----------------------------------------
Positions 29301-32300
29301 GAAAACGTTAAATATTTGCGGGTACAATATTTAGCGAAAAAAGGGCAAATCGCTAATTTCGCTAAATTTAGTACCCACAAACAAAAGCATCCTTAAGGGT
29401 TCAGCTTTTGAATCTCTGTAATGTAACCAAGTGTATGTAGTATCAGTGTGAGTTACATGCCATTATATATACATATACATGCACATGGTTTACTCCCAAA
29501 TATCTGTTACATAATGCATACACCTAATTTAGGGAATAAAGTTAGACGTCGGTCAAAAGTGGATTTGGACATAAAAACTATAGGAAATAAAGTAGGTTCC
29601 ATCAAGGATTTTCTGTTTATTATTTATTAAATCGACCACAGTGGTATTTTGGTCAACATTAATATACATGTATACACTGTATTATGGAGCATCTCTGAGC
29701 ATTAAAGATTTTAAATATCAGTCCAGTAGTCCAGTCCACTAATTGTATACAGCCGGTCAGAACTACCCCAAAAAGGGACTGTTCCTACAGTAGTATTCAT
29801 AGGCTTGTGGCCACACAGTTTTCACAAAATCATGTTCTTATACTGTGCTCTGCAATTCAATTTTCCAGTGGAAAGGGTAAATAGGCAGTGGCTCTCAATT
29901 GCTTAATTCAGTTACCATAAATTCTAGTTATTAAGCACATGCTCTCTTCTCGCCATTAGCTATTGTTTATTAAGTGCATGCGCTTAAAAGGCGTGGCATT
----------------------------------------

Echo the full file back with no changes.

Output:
Positions 29301-32300
29301 GAAAACGTTAAATATTTGCGGGTACAATATTTAGCGAAAAAAGGGCAAATCGCTAATTTCGCTAAATTTAGTACCCACAAACAAAAGCATCCTTAAGGGT
29401 TCAGCTTTTGAATCTCTGTAATGTAACCAAGTGTATGTAGTATCAGTGTGAGTTACATGCCATTATATATACATATACATGCACATGGTTTACTCCCAAA
29501 TATCTGTTACATAATGCATACACCTAATTTAGGGAATAAAGTTAGACGTCGGTCAAAAGTGGATTTGGACATAAAAACTATAGGAAATAAAGTAGGTTCC
29601 ATCAAGGATTTTCTGTTTATTATTTATTAAATCGACCACAGTGGTATTTTGGTCAACATTAATATACATGTATACACTGTATTATGGAGCATCTCTGAGC
29701 ATTAAAGATTTTAAATATCAGTCCAGTAGTCCAGTCCACTAATTGTATACAGCCGGTCAGAACTACCCCAAAAAGGGACTGTTCCTACAGTAGTATTCAT
29801 AGGCTTGTGGCCACACAGTTTTCACAAAATCATGTTCTTATACTGTGCTCTGCAATTCAATTTTCCAGTGGAAAGGGTAAATAGGCAGTGGCTCTCAATT
29901 GCTTAATTCAGTTACCATAAATTCTAGTTATTAAGCACATGCTCTCTTCTCGCCATTAGCTATTGTTTATTAAGTGCATGCGCTTAAAAGGCGTGGCATT